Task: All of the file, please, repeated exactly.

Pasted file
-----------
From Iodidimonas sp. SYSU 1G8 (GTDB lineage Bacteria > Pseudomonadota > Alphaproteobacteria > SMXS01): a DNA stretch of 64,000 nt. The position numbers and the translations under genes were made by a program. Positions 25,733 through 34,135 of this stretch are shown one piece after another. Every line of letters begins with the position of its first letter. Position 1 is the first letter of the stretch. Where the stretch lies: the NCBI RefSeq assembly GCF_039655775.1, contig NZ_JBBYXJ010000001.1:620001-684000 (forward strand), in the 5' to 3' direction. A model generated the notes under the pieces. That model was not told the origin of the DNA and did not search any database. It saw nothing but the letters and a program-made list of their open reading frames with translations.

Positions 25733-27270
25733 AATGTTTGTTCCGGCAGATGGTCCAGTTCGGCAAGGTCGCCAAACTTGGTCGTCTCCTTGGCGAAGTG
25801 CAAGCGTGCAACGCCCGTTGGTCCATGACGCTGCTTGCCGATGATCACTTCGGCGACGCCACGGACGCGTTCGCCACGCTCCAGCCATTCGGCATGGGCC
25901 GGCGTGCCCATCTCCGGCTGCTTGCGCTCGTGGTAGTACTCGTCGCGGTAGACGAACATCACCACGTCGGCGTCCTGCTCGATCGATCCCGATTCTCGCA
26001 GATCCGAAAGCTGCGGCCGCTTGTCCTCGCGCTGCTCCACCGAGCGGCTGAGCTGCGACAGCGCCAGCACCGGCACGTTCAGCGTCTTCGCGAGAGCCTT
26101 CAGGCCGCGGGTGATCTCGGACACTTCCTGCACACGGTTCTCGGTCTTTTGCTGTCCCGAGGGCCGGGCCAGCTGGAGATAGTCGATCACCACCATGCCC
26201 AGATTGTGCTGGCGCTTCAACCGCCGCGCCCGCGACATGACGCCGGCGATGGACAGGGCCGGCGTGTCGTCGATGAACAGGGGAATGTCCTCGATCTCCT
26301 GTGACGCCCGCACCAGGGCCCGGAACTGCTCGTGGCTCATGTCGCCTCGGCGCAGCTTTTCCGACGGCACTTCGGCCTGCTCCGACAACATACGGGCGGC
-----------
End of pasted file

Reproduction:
From Iodidimonas sp. SYSU 1G8 (GTDB lineage Bacteria > Pseudomonadota > Alphaproteobacteria > SMXS01): a DNA stretch of 64,000 nt. The position numbers and the translations under genes were made by a program. Positions 25,733 through 34,135 of this stretch are shown one piece after another. Every line of letters begins with the position of its first letter. Position 1 is the first letter of the stretch. Where the stretch lies: the NCBI RefSeq assembly GCF_039655775.1, contig NZ_JBBYXJ010000001.1:620001-684000 (forward strand), in the 5' to 3' direction. A model generated the notes under the pieces. That model was not told the origin of the DNA and did not search any database. It saw nothing but the letters and a program-made list of their open reading frames with translations.

Positions 25733-27270
25733 AATGTTTGTTCCGGCAGATGGTCCAGTTCGGCAAGGTCGCCAAACTTGGTCGTCTCCTTGGCGAAGTG
25801 CAAGCGTGCAACGCCCGTTGGTCCATGACGCTGCTTGCCGATGATCACTTCGGCGACGCCACGGACGCGTTCGCCACGCTCCAGCCATTCGGCATGGGCC
25901 GGCGTGCCCATCTCCGGCTGCTTGCGCTCGTGGTAGTACTCGTCGCGGTAGACGAACATCACCACGTCGGCGTCCTGCTCGATCGATCCCGATTCTCGCA
26001 GATCCGAAAGCTGCGGCCGCTTGTCCTCGCGCTGCTCCACCGAGCGGCTGAGCTGCGACAGCGCCAGCACCGGCACGTTCAGCGTCTTCGCGAGAGCCTT
26101 CAGGCCGCGGGTGATCTCGGACACTTCCTGCACACGGTTCTCGGTCTTTTGCTGTCCCGAGGGCCGGGCCAGCTGGAGATAGTCGATCACCACCATGCCC
26201 AGATTGTGCTGGCGCTTCAACCGCCGCGCCCGCGACATGACGCCGGCGATGGACAGGGCCGGCGTGTCGTCGATGAACAGGGGAATGTCCTCGATCTCCT
26301 GTGACGCCCGCACCAGGGCCCGGAACTGCTCGTGGCTCATGTCGCCTCGGCGCAGCTTTTCCGACGGCACTTCGGCCTGCTCCGACAACATACGGGCGGC